Is there a map projection (or a more appropriate term) which allows you to see every country as an equally sized land area, but positioned approximately in the correct geographic position?

Water could still be incorporated as it shows continental separation, etc.

  • 2
    every country as an equally sized land area> You mean all countries have the same area? So say the area of Taiwan is equal to the area of the United States?
    – R.K.
    Feb 9 '12 at 4:02
  • R.K., yes each country would have the same land area as every other country.
    – gak
    Feb 9 '12 at 4:13
  • 1
    What do you need it for btw? The countries won't retain their shapes if you make their areas equal.
    – R.K.
    Feb 9 '12 at 4:49
  • Some examples of cartograms, including area cartograms (which are the solution here), appear in the thread at gis.stackexchange.com/questions/7406/….
    – whuber
    Feb 9 '12 at 15:06
  • Countries will retain their shapes with an exploded cartogram, R.K., and the objective of an area cartogram in general is to keep their shapes recognizable if at all possible. Drawing them all with equal area is unusual, but it is in principle no more difficult than scaling the areas to any other attribute.
    – whuber
    Feb 10 '12 at 0:20

I think you want a cartogram - but you need to decide what attribute you want to set the size of countries by. Population is a usual one but any attribute can be used. See http://www.ncgia.ucsb.edu/projects/Cartogram_Central/types.html for an introduction. I have an example of producing discontinous cartograms with SLD at http://ian01.geog.psu.edu/geoserver/www/cartogram/discontinous.html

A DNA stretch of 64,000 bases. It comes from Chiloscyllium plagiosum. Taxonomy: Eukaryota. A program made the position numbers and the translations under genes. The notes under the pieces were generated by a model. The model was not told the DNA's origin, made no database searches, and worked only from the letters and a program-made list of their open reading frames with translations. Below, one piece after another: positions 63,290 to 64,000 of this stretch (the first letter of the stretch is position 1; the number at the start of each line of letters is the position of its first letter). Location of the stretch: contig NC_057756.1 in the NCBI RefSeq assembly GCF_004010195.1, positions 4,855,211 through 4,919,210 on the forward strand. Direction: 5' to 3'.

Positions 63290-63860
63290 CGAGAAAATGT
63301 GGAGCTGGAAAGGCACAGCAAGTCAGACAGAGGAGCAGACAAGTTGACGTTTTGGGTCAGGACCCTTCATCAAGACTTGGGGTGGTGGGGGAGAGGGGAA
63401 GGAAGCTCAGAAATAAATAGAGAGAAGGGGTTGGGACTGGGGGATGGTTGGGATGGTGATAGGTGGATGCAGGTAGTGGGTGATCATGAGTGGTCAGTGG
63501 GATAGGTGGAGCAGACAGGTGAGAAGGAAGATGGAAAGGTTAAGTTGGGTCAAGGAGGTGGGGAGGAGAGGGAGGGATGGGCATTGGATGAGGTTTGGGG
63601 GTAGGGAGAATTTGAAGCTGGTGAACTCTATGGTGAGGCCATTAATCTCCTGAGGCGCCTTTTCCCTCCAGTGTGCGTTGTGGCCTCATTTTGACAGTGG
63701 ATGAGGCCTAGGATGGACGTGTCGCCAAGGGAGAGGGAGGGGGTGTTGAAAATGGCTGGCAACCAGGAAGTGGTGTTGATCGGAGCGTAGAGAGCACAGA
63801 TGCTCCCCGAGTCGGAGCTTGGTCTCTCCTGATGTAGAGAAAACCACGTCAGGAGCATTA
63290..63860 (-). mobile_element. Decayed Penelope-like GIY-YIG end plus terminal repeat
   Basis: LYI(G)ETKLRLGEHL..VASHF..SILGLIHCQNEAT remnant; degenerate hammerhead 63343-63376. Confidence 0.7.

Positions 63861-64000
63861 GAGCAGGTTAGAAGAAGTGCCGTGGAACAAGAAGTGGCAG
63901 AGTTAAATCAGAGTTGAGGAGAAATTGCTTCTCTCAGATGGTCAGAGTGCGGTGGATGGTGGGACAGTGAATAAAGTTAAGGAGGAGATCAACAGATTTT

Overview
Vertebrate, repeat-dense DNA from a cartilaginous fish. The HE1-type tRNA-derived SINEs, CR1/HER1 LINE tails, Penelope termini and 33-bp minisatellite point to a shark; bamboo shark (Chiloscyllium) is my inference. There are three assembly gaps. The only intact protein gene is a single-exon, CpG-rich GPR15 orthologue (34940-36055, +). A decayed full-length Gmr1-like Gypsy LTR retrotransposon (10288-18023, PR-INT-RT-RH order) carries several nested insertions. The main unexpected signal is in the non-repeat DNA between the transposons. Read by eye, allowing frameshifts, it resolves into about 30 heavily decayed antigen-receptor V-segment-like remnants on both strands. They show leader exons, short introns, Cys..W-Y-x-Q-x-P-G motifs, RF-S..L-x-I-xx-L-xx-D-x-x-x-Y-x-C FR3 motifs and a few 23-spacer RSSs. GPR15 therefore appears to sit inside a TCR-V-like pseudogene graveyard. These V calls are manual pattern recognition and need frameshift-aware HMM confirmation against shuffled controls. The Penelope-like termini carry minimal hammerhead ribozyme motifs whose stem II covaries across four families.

• 2
    Yes, if you truly want them all to have the same area you can create a cartogram based on a dummy attribute field that contains a value of 1 for every country.
    – nmpeterson
    Feb 9 '12 at 14:54
  • I think if you set them all to 1 then they would be their usual size. You'd need inverse of area to make them all the same size.
    – Ian Turton
    Feb 9 '12 at 14:56
  • 1
    It depends on the software interface, but usually the cartogram works by making the areas proportional to a specified attribute, such as population. Therefore, to obtain equal areas, all values of that attribute must be equal to each other (and positive): nmpeterson's solution is the correct one.
    – whuber
    Feb 9 '12 at 15:04

Just chiming in to agree with @iant's answer and to mention that there is an R package cart that does this (in theory). I haven't found any examples online and the documentation is quite scant.

There is a second R package RCartogram but it also seems to be in quite an early stage of development.

Your Answer

By clicking “Post Your Answer”, you agree to our terms of service, privacy policy and cookie policy

Not the answer you're looking for? Browse other questions tagged or ask your own question.